Epigenetic Control of Meiotic Recombination in Maize
Meiotic recombination is a major force of genetic variability in the natural world. Recombination creates new combinations of alleles which creates new phenotypes. Control of recombination machinery allows design of favorable combinations of useful genes, such as those controlling drought and pests resistant for more effective crop production. Understanding recombination of crops is becoming quite important in challenges of global warming or increasing global population.
It is known DNA and histone methylation affect the mechanisms of recombination, but exact details of this relationship are not clear. In this project we focus on the mutant, decreased in DNA methylation I (ddm1). DDM1 encodes a helicase Snf2 protein, responsible for the maintenance of DNA and specific histone methylation. Maize has two DDM1 gene copies, however, double mutant is not viable. This situation forces us to investigate a ddm1-1/ddm1-1/ddm1-2/+ heterozygote, which displays a milder mutant phenotype.
To understand how the ddm1 mutations affect the meiotic recombination landscape during meiosis, the Pawlowski lab is performing crossover mapping, cytological, and molecular studies. My part of this project is characterizing localization and dynamics of meiotic and chromatin proteins in the ddm1 mutant in comparison to wild-type plants. For that, I tested a novel meiotic spread slide preparation method and performed a number of immunolocalization experiments at different meiotic stages. In the experiments, I used RAD51 protein as a marker recombination initiation, HEI10 and MLH3 as crossover markers, and H3K4me3 and H3K9me2 as a chromatin state markers.
I evaluated a novel meiotic spread slide preparation. This new method tracks the dynamics of localization of investigated antibodies. Using immunolocalization, I found that the number of HEI10 foci in ddm1 pachytene cells is lower in comparison to the B73 WT; MLH3 foci number is opposite. MLH3 foci is elevated in ddm1 and lower in WT pachytene cells. From immunolocalization images and statistics, I found that there is an increase in co-localization of MLH3 and HEI10 through prophase I, which was not observed before. Finally, H3K9me2 foci points were elevated in the ddm1 mutant in comparison to the B73 WT indicating different chromatin organization in ddm1 mutant.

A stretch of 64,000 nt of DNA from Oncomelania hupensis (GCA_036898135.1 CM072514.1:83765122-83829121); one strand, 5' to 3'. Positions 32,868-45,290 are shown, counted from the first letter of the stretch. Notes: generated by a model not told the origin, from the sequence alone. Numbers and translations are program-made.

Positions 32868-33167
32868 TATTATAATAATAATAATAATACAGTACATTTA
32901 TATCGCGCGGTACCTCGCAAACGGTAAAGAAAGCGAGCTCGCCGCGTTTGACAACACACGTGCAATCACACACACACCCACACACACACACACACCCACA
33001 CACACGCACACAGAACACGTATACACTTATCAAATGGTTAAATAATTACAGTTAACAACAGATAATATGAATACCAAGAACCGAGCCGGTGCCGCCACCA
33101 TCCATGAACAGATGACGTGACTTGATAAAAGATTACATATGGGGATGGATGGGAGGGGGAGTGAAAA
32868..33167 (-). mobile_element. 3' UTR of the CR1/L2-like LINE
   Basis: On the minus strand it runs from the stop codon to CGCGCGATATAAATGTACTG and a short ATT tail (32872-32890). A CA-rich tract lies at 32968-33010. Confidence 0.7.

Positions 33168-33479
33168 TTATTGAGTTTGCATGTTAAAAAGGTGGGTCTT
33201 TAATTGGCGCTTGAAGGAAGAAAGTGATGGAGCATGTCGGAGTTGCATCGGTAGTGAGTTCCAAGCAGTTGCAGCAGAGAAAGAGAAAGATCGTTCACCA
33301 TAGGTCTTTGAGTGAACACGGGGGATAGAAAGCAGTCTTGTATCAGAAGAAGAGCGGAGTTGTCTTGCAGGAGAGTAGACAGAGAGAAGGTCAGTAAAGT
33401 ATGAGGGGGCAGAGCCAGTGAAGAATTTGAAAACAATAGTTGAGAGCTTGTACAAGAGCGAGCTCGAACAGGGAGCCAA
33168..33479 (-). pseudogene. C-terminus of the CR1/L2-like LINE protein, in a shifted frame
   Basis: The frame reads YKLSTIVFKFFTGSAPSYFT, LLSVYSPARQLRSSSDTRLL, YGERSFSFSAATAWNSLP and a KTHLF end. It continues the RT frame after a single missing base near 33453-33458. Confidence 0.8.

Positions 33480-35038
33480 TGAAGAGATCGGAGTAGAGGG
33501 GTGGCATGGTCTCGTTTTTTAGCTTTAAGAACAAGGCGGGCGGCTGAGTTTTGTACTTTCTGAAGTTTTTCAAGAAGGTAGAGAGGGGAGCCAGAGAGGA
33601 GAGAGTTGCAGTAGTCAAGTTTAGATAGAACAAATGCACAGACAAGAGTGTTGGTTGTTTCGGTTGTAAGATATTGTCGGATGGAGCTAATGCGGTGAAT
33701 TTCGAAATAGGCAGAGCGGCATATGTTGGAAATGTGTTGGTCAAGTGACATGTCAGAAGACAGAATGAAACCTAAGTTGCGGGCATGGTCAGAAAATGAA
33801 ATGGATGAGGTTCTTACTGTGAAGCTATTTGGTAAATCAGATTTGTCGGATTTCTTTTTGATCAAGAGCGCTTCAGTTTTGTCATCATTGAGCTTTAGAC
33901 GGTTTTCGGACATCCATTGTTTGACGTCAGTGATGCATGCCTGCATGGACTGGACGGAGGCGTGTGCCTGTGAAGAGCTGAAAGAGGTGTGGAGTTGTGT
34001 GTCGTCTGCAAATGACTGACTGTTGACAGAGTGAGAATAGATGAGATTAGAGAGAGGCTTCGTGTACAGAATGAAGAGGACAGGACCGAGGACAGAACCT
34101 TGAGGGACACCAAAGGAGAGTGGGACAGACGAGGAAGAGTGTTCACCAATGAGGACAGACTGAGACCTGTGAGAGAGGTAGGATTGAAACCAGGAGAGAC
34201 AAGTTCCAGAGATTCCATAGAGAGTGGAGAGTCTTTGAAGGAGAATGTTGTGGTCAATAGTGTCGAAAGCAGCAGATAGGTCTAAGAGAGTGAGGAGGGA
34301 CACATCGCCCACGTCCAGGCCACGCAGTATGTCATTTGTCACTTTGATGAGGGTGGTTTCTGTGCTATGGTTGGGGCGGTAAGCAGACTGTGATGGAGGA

Before coming to BTI, I knew I was interested in the plant sciences. My undergraduate university does not have a large plant biology department so the BTI internship was extremely helpful in exploring the plant science field. Weekly seminars and networking within the plant community was crucial to my education and made me feel prepared as a researcher. From these events, I have become interested in plant breeding and its impact in global health.
Something else I enjoyed was being surrounded by like-minded undergraduates who were just as passionate as I am about plant science while also wanting to pursue a higher degree. Most of all, I loved my time in the Pawlowski lab. My mentor, Mateusz, was paramount in my understanding of the lab’s research and my own project. I feel I have improved my laboratory skills, learned new techniques, and most of all realized the importance in asking for help. In the future I want to pursue a Ph.D in either plant biology or plant breeding. Without this internship I would have not realized my potential or my true passions in the plant sciences. I am thankful for the wonderful people I have meet and will always remember my summer in Ithaca.